These essays make a single central claim: that human beings can still make sense of their lives and still have a humane morality, even if their worldview is utterly secular and even if they have lost the last vestige of belief in God. "Even in a self-consciously Godless world life can be fully meaningful," Nielsen contends.

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Hockey and Philosophy

Normand Baillargeon

Does hockey provide a better understanding of the differences between Canadian and Québécois nationalisms? What profound ties unite the hockey arena and the political arena? Why would the abolition of tied games be considered an immense loss for society? Are hockey players’ salaries really so scandalous? Is hockey more of an art form than a sport? Why forbid performance-enhancing drugs? Are goalies all nervous types? Has our national sport spawned its very mythology and metaphysics? In hockey, do fights reflect more than we’d care to admit about human nature? And imagine this: what if famous philosophers played hockey? 

Over a dozen hockey and philosophy enthusiasts examine these, and many other, surprising questions, in an attempt to better understand a sport that the Québécois have elevated to something akin to a cult. Attention Gretzky, Richard, Crosby, Plato, Kant, and Kierkegaard fans: this hockey-philosophy mash-up will get your blood pumping! 

Essays by Normand Baillargeon, Anouk Bélanger, Christian Boissinot, Jean- François Doré, Jean Grondin, Mario Jodoin, Charles LeBlanc, Jon Paquin, Tony Patoine, Julie Perrone, Chantal Santerre, Jean-Claude Simard, Rodney Saint-Éloi, Fannie Valois-Nadeau and Daniel Weinstock. 

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Homo Interrogans

Questioning and the Intentional Structure of Cognition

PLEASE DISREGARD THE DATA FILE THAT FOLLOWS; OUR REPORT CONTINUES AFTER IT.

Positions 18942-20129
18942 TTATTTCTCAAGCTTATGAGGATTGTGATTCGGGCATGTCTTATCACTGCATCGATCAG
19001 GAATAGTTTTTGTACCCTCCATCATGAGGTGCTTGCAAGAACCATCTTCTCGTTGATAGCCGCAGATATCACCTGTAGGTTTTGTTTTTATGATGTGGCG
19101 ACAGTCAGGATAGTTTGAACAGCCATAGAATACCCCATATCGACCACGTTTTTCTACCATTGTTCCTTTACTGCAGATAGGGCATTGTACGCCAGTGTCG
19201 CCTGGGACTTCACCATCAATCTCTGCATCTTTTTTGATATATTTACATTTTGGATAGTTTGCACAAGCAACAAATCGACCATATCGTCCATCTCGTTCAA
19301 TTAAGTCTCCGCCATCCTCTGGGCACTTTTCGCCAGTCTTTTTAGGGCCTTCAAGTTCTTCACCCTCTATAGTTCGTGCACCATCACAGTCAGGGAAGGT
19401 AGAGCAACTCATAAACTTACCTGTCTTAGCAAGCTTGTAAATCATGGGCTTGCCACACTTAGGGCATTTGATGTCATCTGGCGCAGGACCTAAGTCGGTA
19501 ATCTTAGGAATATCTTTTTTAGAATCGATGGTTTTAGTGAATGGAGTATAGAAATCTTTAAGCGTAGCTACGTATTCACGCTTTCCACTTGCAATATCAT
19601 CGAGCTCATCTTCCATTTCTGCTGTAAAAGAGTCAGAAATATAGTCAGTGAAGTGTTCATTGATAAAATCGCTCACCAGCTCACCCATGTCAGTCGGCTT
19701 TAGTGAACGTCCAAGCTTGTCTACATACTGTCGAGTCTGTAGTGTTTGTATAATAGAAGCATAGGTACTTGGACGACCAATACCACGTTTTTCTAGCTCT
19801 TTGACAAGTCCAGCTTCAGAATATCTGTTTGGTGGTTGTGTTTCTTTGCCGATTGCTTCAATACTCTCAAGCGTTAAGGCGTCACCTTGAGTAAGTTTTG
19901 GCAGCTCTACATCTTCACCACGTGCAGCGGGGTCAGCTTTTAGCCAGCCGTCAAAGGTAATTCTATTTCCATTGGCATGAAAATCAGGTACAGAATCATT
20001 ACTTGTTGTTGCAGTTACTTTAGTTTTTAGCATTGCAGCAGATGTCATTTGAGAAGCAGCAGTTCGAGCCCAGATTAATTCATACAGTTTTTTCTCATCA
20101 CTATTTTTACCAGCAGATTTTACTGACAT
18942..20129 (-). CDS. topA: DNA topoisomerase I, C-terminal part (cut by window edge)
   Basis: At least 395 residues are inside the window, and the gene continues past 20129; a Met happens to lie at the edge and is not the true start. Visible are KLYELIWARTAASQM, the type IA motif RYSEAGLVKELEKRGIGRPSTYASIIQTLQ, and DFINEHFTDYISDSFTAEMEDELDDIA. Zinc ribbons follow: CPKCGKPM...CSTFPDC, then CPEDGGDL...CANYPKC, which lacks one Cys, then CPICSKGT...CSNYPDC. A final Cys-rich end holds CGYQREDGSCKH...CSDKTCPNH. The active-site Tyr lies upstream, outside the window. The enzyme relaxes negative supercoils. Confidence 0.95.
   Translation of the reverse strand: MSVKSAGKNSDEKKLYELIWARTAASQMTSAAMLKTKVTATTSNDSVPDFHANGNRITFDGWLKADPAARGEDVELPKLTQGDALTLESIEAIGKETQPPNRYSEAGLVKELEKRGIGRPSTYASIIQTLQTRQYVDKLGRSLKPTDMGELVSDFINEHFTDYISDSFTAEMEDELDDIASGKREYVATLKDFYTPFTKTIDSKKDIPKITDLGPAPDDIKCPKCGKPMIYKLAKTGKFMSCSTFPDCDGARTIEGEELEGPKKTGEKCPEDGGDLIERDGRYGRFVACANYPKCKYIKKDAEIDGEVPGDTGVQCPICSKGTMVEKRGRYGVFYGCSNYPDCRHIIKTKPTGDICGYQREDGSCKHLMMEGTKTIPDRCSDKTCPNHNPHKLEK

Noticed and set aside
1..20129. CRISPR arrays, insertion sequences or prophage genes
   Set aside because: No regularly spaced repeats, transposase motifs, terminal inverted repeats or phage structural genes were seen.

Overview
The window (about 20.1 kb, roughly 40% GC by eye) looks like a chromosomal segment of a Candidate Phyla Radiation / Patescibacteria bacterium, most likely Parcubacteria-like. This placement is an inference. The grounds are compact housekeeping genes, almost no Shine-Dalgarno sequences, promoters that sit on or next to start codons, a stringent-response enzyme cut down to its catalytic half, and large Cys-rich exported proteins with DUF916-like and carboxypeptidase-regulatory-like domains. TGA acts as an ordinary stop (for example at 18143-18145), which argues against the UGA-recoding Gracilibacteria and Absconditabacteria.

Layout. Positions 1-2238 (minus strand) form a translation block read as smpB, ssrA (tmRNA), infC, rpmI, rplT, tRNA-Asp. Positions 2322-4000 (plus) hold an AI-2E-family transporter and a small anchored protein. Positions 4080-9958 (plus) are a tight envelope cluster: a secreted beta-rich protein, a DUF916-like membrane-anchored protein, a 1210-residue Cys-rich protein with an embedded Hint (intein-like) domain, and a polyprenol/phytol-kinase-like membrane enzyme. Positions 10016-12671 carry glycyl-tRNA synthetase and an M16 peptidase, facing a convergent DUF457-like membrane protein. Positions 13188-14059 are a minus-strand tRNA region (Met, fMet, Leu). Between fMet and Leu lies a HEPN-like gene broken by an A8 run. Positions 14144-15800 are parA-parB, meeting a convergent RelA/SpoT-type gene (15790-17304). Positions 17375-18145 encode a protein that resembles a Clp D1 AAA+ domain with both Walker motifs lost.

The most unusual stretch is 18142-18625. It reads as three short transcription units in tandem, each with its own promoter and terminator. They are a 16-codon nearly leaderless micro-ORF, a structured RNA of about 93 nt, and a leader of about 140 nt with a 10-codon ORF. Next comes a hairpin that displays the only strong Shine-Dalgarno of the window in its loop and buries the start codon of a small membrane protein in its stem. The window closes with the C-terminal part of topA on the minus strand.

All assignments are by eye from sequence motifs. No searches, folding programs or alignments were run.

John Bruin

Emerging from the Brentano-Husserl tradition, this volume charts new ground in the conceptual discourse of questioning and answering. John Bruin examines the "logic" of interrogation and makes the case that intentionality itself has the structure of question and answer. Here, he breaks rank with the better known and more traditional and sets out to explore questioning from a phenomenological perspective.

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Husserl and the Sciences

Selected Perspectives

Richard Feist

Edmund Husserl (1859-1938) is one of the previous century's most important thinkers. Often regarded as the "Father of phenomenology," this collection of essays reveals that he is indeed much more than that. The breadth of Husserl's thought is considerable and much remains unexplored. An underlying theme of this volume is that Husserl is constantly returning to origins, revising his thought in the light of new knowledge offered by the sciences.

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Is There a Canadian Philosophy?

Reflections on the Canadian Identity

G.B. Madison, Paul Fairfield and Ingrid Harris

Is There a Canadian Philosophy? addresses the themes of community, culture, national identity, and universal human rights, taking the Canadian example as its focus. The authors argue that nations compelled to cope with increasing demands for group recognition may do so in a broadly liberal spirit and without succumbing to the dangers associated with an illiberal, adversarial multiculturalism. They identify and describe a Canadian civic philosophy and attempt to show how this modus operandi of Canadian public life is capable of reconciling questions of collective identity and recognition with a commitment to individual rights and related principles of liberal democracy. They further argue that this philosophy can serve as a model for nations around the world faced with internal complexities and growing demands for recognition from populations more diverse than at any previous time in their histories.